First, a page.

Lay out another template for the six leg assembly pieces. Start by making a rectangle 24″ long by 1 3/8″ wide. Find the center point of each short edge and trim off the corners at a 45° angle. Set the leg assembly template aside.
Select boards of a wood suitable for outdoor use. You can use fir or pine if you are also going to seal the table with a urethane or exterior paint. I used white oak in the table seen in these photographs. Although this tabletop will be only 24″ long, I recommend sawing the boards a bit oversize (24 1/4″ – 24 1/2″) just in case the dowels don’t line up with their corresponding holes later on (see below).
Flatten the boards as needed. Joint one long edge of each board to ensure that those two edges will abut without any gaps. These edges will form the “seam” running up the middle of the tabletop. Lay your template atop each board in turn (with the seam edge of the template lined up with the seam edge of the board) and mark out your pattern.
From where you indicated the dowels are to go, drop a line across the edge of each board and mark the center point of these lines. Set the boards on edge in a vise and, using a 3/8″ bit, drill a 1″ deep hole at the center points just marked.
Cut two 2″ segments of 3/8″ dowel. Bevel the edges of the dowel segments. Drop a little wood-glue into the two freshly-bored holes in one of the tabletop halves. Insert the two dowels, so that 1″ of each stands proud of the board. Allow the glue to dry overnight.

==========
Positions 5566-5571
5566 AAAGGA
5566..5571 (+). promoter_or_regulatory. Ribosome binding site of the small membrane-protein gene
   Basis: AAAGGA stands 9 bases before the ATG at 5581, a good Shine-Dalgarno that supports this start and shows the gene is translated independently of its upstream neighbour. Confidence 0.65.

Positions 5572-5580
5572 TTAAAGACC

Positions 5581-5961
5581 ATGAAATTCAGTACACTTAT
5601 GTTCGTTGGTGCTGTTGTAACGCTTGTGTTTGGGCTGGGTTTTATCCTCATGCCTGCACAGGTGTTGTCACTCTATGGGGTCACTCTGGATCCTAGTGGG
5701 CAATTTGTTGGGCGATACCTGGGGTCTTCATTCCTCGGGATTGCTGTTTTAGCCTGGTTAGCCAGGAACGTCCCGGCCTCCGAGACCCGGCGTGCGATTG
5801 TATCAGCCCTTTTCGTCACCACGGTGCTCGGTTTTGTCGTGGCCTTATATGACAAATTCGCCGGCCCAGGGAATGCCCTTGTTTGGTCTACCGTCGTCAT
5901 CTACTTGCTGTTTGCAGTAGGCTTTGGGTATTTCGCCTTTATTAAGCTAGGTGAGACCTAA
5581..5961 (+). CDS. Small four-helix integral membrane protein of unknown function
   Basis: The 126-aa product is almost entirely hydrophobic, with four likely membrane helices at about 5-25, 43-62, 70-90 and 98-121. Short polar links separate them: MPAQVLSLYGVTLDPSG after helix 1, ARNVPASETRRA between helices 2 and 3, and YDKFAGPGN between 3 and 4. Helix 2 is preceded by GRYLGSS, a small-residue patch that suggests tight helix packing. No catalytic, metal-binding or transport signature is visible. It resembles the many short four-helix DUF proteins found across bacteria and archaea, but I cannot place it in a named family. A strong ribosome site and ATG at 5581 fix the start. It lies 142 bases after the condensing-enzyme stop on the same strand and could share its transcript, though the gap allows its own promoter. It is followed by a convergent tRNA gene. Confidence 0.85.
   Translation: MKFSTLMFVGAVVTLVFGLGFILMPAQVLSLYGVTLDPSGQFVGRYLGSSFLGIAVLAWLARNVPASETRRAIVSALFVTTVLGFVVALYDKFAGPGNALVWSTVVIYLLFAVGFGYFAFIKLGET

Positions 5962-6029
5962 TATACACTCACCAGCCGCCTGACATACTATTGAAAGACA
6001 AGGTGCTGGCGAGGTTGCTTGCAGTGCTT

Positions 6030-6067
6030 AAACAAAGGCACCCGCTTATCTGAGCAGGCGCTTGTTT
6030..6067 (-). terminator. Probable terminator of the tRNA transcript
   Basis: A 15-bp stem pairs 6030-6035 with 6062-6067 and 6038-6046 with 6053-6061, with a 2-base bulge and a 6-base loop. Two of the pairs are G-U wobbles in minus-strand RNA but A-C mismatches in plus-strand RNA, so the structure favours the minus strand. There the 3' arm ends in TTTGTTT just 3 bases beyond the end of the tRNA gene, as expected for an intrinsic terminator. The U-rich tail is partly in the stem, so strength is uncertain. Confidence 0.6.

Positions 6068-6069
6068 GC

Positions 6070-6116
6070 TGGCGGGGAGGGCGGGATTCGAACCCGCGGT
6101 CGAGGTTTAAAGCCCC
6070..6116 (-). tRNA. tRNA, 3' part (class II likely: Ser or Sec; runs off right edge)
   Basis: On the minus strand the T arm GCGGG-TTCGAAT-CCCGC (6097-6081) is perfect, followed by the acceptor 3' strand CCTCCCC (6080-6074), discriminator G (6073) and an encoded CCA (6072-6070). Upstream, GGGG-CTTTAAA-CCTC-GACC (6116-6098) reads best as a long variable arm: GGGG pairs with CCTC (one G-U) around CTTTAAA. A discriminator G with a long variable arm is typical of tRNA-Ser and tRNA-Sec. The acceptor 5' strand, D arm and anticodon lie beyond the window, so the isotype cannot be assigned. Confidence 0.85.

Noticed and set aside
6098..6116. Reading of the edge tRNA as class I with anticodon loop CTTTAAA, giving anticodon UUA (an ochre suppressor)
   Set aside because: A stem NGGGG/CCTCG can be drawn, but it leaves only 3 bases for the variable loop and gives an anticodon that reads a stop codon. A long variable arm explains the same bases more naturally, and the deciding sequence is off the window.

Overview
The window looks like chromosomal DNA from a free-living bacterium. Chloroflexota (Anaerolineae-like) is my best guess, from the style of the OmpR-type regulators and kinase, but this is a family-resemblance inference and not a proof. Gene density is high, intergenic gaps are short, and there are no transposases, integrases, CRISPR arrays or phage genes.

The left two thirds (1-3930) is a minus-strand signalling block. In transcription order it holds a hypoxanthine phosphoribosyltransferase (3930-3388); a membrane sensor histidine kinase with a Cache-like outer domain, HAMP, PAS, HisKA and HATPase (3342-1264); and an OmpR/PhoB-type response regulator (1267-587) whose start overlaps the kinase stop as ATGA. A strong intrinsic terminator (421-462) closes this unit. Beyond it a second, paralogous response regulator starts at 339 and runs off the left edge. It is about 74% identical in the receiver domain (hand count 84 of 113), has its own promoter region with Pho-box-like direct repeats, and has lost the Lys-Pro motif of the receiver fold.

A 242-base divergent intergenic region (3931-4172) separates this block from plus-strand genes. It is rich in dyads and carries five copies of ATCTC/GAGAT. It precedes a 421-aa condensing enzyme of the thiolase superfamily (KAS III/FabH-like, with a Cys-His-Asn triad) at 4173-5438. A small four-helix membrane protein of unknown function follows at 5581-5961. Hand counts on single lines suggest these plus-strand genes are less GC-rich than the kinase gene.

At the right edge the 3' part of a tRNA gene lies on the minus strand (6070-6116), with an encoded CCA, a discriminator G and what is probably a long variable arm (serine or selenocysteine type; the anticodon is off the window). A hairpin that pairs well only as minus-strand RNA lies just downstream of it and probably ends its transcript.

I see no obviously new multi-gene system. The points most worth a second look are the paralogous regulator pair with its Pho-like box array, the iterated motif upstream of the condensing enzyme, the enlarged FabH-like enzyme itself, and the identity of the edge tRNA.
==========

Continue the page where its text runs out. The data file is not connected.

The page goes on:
Set the boards on a flat surface, line up the dowels with the corresponding holes in the other board, and gently push them together. If the holes do not line up, re-bore one hole and try again. If the holes are too snug (remember, you want the dowels to slide in and out with gentle pressure), you can widen them: using the same drill bit as before, gently “swirl” the bit against the side of the hole. Avoid widening the hole more than 1/32″. Once the dowels are lined up and can slide into -and out of- the holes, you can finish scribing and sawing the perimeter of the tabletop. Set the tabletop aside.